It turns out that some words do hurt. You may have noticed that, in this piece, I have not explicitly described Yiannopoulos or the movement that has made him famous as white supremacist, Neo-Nazi, fascist, or racist. The main reason for that is that it has been made explicitly clear to me that, were I to write such a thing, a libel suit the size of Mar-A-Lago would drop on me, and Yiannopoulos would use every trick in his surprisingly defensive playbook to prize out an apology, because that’s what friends are for. He’s done it to other reporters. He’s not the only one. In fact, a defining feature of the new-right populists is their ability to build a reputation as rhino-hided truth-sayers while flailing their hands in panic if anyone uses whatever words happen to hit them where it hurts. So, for legal reasons, I must state that Milo Yiannopolous, possibly alone of all the smug white people in the world, is not a racist. For moral reasons, however, I must state that Yiannopoulos’ personal beliefs are irrelevant given that he’s built a career off peddling bigotry in public. What about sexism? “Sexism I don’t have the energy to wrestle with you over,” says Yiannopoulos, who, I can personally confirm, is the maple-cured bacon of misogynist piggery — oily and sweet and crass and, on a gut level, dreadful for your health.

Read the whole thing.

So much for the myth of the liberal professor


We’ve got a problem brewing here in idyllic Morris, Minnesota: one of our faculty, Dan Demetriou, has made racist comments that became widely known among everyone here, and are now getting aired on Inside Higher Ed.

In what seems like the latest installment of the academe edition of the post-Trump culture wars, students and faculty members at the University of Minnesota at Morris are planning a teach-in Monday, following a professor’s harsh criticism of immigrants and refugees on social media. The professor says he wrote about an issue of concern on a private Facebook page and is being punished for being out of step with the politics of his colleagues.

“Illegal immigrants lower the confidence in the rule of law and add people and workers and students we don’t need,” Dan Demetriou, associate professor of philosophy, recently wrote on Facebook, according to screenshots that have been made public. “They on average have IQs lower than natives and low skills. They are harmful to an economy about to automate, especially when it is a welfare state.”

Refugees, meanwhile, are “way worse,” Demetriou wrote, “as most adhere to a religious-political cult with repulsive values at war with the West from its inception. No country who has taken the current crop of refugees has made it work.”

He isn’t being “punished” in any way, as far as I can tell. He is being criticized in a far more civil way than he criticized a significant fraction of our student body. He’s currently on sabbatical in Sweden (!), which sounds like a pretty sweet ‘punishment’ to me, especially since next year was supposed to be my sabbatical year, and I’ve been asked to delay it.

He is no claiming that he is being persecuted by left-wing “feelings”.

Maybe you can imagine being me, hearing most of my colleagues advocate for policies that, as far as I can tell, are failing spectacularly overseas and in many communities at home. No one much cares for how their expressions may discourage, alienate, frustrate or sadden someone who, like me, sincerely believes that his children — our children — will be put in grave risk by leftist immigration policies. Nor should they care, because my feelings don’t determine facts. That someone is upset by a claim is wholly irrelevant to its truth.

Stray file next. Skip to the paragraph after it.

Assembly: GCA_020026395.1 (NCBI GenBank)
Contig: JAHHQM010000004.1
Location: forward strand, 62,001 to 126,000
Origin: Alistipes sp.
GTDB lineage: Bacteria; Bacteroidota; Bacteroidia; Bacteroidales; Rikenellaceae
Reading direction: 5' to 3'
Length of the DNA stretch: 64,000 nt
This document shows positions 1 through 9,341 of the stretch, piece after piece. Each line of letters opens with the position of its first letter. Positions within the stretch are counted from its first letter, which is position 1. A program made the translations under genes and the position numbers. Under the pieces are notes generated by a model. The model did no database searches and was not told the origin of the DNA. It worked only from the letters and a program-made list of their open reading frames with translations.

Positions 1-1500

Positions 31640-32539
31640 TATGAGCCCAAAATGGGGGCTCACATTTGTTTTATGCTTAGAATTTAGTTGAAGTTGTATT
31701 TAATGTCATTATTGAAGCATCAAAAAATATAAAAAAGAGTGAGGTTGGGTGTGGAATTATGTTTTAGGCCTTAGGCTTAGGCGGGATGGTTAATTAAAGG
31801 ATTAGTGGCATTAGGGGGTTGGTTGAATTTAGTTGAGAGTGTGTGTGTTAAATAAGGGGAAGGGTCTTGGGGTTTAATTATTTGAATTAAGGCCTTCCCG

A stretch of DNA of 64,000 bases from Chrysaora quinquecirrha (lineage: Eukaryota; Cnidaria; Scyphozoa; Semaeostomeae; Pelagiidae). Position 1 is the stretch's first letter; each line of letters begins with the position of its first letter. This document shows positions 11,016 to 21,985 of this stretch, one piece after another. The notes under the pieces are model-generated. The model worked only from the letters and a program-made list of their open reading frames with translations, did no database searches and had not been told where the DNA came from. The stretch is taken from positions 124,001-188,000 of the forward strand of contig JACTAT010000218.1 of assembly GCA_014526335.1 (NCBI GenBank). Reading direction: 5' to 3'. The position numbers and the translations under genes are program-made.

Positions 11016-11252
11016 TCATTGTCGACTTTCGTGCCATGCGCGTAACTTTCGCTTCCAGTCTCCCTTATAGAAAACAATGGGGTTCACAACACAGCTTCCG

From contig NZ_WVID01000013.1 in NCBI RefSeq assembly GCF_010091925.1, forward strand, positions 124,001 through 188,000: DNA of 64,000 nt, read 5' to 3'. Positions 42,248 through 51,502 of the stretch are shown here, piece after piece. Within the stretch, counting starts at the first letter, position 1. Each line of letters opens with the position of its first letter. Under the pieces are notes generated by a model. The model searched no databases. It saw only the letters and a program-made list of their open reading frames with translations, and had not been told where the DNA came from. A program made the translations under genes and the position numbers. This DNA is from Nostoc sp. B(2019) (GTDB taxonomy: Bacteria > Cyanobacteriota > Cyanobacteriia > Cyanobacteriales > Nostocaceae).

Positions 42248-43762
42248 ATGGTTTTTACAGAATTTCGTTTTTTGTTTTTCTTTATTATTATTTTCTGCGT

Facts matter. What he doesn’t seem to appreciate is how badly out of alignment with the truth his original comments are. He’s being criticized, not because of his political alignment, but because he is wrong.

We teach young people who are immigrants, or children of immigrants, and several of our faculty are immigrants. They are just as intelligent as our white students whose families have been here for several generations. It’s also jarring to see a faculty member from a campus with a significant enrollment of Indian students to use the term “natives” — I don’t think he’s comparing our Somali students to our Lakota students. He’s got a peculiarly privileged understanding of “native”.

IQ is particularly problematic in this context. IQ scores were invented as a rationale for immigration quotas — they are inherently biased. To accuse someone who speaks a couple of languages, who had the ambition and strength to escaped an oppressive situation, and who is now working hard to establish themselves as citizens of a new country, of being unintelligent is simply absurd. People who can rise up out of such difficult circumstances should be welcomed and recognized for the contributions they can make. It’s easy to have the leisure to study and be comfortable in the conventions of the culture you’ve been brought up in, to do well on an IQ test; it’s remarkable when you’ve been on the run from tyrants who want to kill you, or from a rain of American-made bombs, that you can then adapt and thrive to new opportunities.

Of course, that’s what humans do.

I’d like to know where Dan thinks the cutoff for percentage of refugees enrolled makes for a bad school. Is UMM such a school? We tend to praise our university for its diversity relative to other Minnesota colleges (while also regretting that it isn’t higher). Does he think our “foreign” students degrade the quality of the education offered here?

As for failing to make absorption of refugees work in all countries…he’s in Sweden. Sweden is in the news because of similarly ignorant comments made by our president. There’s a lot of information available on immigrants to Sweden. It wrecks his claims.

In the past decade, there’s been a spike in immigration to Sweden. In 1990, 9.2 percent of Sweden’s population was foreign-born. That figure was 11.3 percent in 2000, and 15.4 percent in 2012.